Explorer David Hempleman-Adams to lead wounded soldiers on a challenge of a lifetime
Three wounded soldiers planning to walk in the footsteps of Scott of the Antarctic to the South Pole were wished well by the Prince of Wales yesterday.
Team leader Captain Adam Crookshank, of Devizes, Wiltshire, joined Corporal Robbie Harmer, Lance-Corporal Nick Webb and other members of the team at Charles’s London home, alongside other members of the team, who will be co-led by one of the world’s most experienced explorers David Hempleman-Adams, of Box, Wiltshire.
The adventurers begin their four-week trek to the geographic South Pole on November 19, dragging sleds, filled with food and equipment, 140 miles across the ice, just as Scott and his team did 100 years ago in 1912.
Captain Crookshank, who was showered with shrapnel when a mortar exploded a few feet from his head in 2010, injuring his right arm and face, said he and his men were relishing the challenge.
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“I’ve been trying not to get excited about it until a month ago when I realised this is really going to happen,” said the 29-year-old army officer.
“To come here is tremendous. I cannot really quantify it. I’ve respected the Prince of Wales for my entire life and to have him saying to me ‘Well done, you’re a good guy’, just knocks you away.”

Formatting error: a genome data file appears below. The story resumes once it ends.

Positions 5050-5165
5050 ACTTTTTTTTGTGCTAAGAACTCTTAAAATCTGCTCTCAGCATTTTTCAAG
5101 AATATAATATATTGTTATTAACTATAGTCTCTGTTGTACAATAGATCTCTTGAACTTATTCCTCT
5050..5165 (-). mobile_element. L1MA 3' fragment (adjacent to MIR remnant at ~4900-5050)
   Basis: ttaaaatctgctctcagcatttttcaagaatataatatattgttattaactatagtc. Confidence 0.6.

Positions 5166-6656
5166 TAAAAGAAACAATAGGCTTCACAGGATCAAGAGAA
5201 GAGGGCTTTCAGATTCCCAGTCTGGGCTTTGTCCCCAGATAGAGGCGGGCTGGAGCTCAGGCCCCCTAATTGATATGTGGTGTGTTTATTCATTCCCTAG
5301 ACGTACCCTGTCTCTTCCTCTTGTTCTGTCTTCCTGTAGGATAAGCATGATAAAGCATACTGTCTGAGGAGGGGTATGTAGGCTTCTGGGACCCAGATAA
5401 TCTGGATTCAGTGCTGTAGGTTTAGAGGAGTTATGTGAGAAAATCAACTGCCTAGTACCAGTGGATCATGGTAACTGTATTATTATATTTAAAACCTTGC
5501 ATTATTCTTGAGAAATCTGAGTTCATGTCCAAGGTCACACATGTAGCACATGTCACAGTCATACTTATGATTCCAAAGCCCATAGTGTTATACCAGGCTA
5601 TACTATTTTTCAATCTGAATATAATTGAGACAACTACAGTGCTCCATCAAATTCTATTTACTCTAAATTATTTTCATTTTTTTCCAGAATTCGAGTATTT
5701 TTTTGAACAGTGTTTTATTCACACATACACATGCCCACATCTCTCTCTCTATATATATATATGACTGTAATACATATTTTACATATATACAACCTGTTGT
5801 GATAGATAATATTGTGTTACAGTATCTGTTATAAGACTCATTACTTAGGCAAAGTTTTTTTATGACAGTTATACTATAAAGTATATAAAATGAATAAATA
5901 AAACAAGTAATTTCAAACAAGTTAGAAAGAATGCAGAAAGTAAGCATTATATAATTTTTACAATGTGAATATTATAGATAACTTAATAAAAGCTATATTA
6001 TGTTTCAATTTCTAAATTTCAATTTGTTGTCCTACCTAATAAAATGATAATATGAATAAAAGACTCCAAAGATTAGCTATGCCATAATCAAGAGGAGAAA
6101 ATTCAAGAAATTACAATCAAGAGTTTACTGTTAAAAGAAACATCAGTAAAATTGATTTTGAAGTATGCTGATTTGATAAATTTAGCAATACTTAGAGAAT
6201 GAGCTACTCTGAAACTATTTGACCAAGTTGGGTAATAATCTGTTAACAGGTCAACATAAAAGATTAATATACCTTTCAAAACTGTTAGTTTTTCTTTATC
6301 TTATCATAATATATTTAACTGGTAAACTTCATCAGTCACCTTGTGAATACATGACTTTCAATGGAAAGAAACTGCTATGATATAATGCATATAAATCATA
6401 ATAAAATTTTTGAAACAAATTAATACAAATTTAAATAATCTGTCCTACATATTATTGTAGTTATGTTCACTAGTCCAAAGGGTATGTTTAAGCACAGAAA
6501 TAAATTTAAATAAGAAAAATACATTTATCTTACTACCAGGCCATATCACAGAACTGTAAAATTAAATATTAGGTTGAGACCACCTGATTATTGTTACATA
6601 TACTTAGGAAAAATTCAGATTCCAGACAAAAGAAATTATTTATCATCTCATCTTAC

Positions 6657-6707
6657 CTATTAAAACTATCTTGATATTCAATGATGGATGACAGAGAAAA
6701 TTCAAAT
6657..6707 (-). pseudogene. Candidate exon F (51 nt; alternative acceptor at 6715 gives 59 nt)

The soldiers have a strong connection with Scott’s 1912 expedition as Captain Lawrence Oates, was a member of their unit and he, like them, was also wounded in action. Oates won near-legendary status 100 years ago when he sacrificed himself in a vain attempt to save the final three members of Scott’s ill-fated Antarctic expedition.
He had served with the 6th Inniskilling Dragoons, which was amalgamated into what later became the Royal Dragoon Guards.
He carried a war wound – a bullet injury from the Boer War that left him walking with a limp.
Funds will be raised from the trip, with the proceeds going to Walking with the Wounded, which has been supported by Prince Harry, and Alzheimer’s Research UK.
There will be little rest for the three soldiers after their gruelling trek, as they will be redeployed back to Afghanistan within days of arriving back in mid-December.
Mr Hempleman-Adams said the men were in great shape after training in Norway.
The adventurer, who has led 20 expeditions to the Arctic and the Antarctic and is also a record-breaking balloonist, said: “They are like sponges – you only have to tell them once, you don’t have to tell them again.
“And what’s better is they have been training really hard, they will be carrying me.”